Tip #5: Don’t forget to take breaks
Burning out is never an ideal option, it is crucial to nurture your mind and body to remain focused and retain information. Take time to eat, drink and have a moment of rest in between studying. Don’t forget, a healthy mind needs a healthy body.
Quick Links & Resources:
- PASS Programme: The University of Otago offers Peer Assisted Study Sessions (PASS) to support student success through weekly study groups, facilitated by senior students. To learn more, read here.
- Library 101 workshops: Recordings are available on the Otago website to learn more about how you can make the most of our libraries. Find out where everything you need is, learn how to search the resources, and how to reference! Link here.
- Higher Education Development Centre for 1st year students: Find out the support available for first year students, from how to cope with study to strategies for success. Click here.
- Resources for undergraduate students
- Resources for postgraduate students
Study Spots at Otago: Brought to you by international student recommendation!
Guilty of sticking to that same single booth? Featured below is a list of student recommendations for great self-study spots. Sometimes fresh air and a change of scenery is all you need for that extra burst of motivation! Luckily, the University of Otago has an abundance of libraries and study spaces to suit every need – and this list does not include all of them.
Central Library and the Link
The Central Library is massive, architecturally pleasing and most importantly, a great place to study. With multiple levels, the Central Library has a space for every type of student, whether you enjoy being nestled within rows of books, the privacy of the cubes or the views of the top level. Central Library is a quiet space, with areas dedicated to silent study.
The Central Library is also located right next to the Link, which offers more seating for studying and contains several stores for your snacking needs. The link is a great space for interactive, group study, in a bustling community space.
Exam hours: 6:00am – 12:00am
St David Complex
Across campus, the St David Complex offers a peaceful oasis with beautiful views of the Clocktower. However, expect a little more noise than Central, with St David’s café located below the study space. St David Complex remains open after 11pm, with Campus Watch on hand, meaning it is the perfect place for some late-night study.
The Otago Business School
If group discussion and collaboration is the secret sauce to your study success, then the Otago Business School is an excellent spot. The Otago Business School is open, bright, and multi-level, and is the perfect place to swap flashcards with a friend.
The Science Library
The Science Library, located within the St David’s Complex, is an open space, furnished with large tables and booths, alongside upstairs spaces for study. The Science Library is loved by regulars for its smaller size and quiet nature.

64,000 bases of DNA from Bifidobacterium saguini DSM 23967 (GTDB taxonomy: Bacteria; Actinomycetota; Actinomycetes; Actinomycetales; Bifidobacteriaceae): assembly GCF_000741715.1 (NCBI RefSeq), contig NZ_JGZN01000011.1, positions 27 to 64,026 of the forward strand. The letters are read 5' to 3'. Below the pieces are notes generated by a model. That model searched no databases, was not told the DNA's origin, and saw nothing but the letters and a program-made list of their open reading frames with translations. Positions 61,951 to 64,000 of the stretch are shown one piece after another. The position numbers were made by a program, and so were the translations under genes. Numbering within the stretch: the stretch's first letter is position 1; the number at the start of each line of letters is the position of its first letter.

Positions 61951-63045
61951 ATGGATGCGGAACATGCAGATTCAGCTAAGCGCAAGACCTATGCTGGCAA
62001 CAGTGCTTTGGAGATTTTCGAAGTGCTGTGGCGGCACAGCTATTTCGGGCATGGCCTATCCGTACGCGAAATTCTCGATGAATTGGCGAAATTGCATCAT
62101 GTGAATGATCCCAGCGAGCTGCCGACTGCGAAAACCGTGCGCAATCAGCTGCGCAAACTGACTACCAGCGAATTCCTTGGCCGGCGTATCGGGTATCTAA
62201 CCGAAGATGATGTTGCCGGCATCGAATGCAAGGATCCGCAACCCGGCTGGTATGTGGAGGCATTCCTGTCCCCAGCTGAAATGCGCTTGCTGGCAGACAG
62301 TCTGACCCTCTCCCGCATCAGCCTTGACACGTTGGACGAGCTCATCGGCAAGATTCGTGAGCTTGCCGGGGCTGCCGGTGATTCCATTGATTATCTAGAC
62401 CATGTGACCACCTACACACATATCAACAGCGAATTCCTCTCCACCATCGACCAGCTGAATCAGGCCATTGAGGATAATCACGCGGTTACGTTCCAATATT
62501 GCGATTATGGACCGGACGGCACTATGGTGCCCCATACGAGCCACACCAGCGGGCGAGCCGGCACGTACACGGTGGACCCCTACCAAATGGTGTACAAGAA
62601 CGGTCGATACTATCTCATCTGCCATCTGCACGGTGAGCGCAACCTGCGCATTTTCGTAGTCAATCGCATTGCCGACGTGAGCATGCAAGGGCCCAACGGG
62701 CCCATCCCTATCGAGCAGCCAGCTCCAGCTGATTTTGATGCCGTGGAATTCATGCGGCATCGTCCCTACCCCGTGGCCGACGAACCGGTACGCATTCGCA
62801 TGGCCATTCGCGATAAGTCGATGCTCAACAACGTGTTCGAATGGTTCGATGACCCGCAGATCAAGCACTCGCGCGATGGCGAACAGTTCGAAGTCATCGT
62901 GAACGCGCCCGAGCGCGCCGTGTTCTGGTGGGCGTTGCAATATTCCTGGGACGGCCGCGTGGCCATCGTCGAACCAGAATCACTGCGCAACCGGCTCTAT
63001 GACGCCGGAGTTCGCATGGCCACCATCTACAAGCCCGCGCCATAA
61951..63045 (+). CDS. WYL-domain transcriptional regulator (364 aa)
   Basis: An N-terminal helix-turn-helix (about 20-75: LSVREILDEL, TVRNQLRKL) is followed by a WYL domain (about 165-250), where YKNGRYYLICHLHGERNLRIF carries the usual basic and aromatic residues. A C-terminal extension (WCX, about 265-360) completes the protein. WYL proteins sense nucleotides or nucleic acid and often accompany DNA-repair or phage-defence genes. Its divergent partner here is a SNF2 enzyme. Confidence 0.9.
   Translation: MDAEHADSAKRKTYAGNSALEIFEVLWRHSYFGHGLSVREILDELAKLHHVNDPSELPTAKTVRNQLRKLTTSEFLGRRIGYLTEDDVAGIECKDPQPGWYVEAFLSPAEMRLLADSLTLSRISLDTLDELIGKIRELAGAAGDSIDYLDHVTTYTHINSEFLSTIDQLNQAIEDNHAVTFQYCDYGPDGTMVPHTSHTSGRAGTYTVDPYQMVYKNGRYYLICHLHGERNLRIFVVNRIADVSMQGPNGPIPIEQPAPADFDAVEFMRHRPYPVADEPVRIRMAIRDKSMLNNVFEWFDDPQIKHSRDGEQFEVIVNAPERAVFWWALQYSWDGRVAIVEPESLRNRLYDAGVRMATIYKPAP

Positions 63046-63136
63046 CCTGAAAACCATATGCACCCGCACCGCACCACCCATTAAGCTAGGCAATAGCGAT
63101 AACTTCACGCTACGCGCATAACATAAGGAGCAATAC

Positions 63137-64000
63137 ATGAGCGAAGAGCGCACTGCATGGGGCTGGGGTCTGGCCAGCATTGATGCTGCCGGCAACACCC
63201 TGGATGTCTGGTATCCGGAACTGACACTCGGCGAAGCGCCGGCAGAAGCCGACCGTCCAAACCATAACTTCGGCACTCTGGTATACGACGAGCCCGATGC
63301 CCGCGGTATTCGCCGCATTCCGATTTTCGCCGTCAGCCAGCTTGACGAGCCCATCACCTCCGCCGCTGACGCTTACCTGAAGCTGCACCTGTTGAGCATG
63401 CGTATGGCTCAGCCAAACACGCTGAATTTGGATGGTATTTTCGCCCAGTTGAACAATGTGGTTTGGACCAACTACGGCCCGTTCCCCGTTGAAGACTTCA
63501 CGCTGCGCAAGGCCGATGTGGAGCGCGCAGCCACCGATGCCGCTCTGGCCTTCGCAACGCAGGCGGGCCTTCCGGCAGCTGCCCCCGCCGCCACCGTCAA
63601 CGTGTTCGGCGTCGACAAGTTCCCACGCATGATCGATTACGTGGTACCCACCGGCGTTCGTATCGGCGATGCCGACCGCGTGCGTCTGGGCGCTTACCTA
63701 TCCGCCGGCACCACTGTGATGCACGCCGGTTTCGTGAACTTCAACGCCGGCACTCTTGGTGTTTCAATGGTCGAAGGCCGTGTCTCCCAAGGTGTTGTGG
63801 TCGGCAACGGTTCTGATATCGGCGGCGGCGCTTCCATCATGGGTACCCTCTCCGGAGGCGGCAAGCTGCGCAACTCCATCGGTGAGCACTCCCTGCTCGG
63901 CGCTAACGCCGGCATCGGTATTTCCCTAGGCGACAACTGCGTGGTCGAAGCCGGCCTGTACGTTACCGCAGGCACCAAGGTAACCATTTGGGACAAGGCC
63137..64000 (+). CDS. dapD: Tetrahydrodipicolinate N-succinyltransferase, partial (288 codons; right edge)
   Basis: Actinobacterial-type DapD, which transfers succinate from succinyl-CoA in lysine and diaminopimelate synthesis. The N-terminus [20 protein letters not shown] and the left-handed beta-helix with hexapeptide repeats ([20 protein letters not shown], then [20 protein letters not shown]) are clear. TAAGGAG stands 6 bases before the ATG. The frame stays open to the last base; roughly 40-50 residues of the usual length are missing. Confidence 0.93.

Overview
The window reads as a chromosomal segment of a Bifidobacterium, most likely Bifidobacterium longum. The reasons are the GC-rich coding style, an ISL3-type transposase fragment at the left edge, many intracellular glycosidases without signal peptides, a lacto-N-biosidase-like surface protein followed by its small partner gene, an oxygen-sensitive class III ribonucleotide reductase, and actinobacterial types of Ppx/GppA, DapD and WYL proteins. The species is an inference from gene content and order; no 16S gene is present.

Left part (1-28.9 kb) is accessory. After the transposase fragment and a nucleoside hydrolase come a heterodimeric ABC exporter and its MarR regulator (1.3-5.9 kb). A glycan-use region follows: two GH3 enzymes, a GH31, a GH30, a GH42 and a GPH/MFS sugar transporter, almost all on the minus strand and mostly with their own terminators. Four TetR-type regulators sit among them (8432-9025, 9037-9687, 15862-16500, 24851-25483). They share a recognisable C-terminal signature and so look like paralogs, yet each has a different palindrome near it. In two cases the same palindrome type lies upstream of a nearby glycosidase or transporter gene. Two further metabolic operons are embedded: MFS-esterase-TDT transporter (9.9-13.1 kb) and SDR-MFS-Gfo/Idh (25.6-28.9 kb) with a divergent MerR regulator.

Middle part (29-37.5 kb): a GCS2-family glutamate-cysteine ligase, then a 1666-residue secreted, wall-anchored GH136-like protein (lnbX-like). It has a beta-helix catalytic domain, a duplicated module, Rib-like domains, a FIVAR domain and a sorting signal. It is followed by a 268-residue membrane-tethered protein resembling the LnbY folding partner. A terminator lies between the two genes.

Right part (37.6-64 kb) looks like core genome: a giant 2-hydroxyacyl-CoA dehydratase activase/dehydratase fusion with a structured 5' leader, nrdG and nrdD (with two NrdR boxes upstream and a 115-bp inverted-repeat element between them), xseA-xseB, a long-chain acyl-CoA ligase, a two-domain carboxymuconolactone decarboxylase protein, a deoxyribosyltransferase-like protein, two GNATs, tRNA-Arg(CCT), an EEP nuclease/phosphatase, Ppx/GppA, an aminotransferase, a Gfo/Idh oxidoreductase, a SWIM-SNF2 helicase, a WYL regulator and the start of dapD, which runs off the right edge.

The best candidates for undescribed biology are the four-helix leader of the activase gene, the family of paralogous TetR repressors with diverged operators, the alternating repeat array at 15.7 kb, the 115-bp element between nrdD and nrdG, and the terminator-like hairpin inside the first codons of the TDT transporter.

Robertson Library located on 135 Union Street, contains a wealth of resources and is a joint space shared by Otago and Polytechnic students. Robertson Library is modern, large, and features a range of spaces for study, whether you prefer a couch or a booked study room.
The Clocktower Lawn
On those #Dunnerstunner days, sometimes the only appropriate choice is to study outside and the Clocktower Lawn is the perfect place for a nice afternoon. Get yourself comfortable on the grass, enjoy the gorgeous trees and the view of our lively campus. Never stress about running late to your next class, with the guiding ‘dongs’ of the Clocktower only a few meters away!
With exams just around the corner, we hope these study tips, tricks and recommendations have been useful for your study journey. Working hard pays off, and at Otago, you are spoilt for options when it comes to needing that perfect study space. If you feel we’ve missed any tips or fantastic spots for study, we would love to hear from you.
NZ Scholarship recipient Huong Do (Vietnam) graduated with a Master of Sustainable Business (MSusBus) with Distinction from the University of Otago earlier this year. This is an achievement in itself, but add parenting; living far from home; working remotely; English as a second language and the COVID-19 pandemic. One of these ‘extra’ factors could have been enough to alter the course that Huong Do was on, but she continued on her journey and along the way discovered a sense of belonging, a resilience she did not know she had and educational and life skills that will improve not only her own life, but those that she comes in contact with in the future.
Question 1: Where did you first hear about the University of Otago? Why did you choose Otago over other universities in New Zealand and/ or the rest of the world?
On an autumn day in August 2018, when searching in vain for a course that was most relevant to my professional career as a Corporate Social Responsibility Specialist, I unexpectedly found the line “Master of Sustainable Business at the University of Otago, New Zealand” – this was the first-time I had heard of the University of Otago. I chose the University of Otago over other universities and the rest of the world because they suited my educational needs the most and I was very interested in the course offered. I also declined one offer from the University of Waikato (my second preference for NZ Government Scholarship) and the University of Auckland (for ADB-Japan Scholarship Program). I had a feeling of “belonging” when I read about Otago and the selected course’s description was exactly what I had been looking for.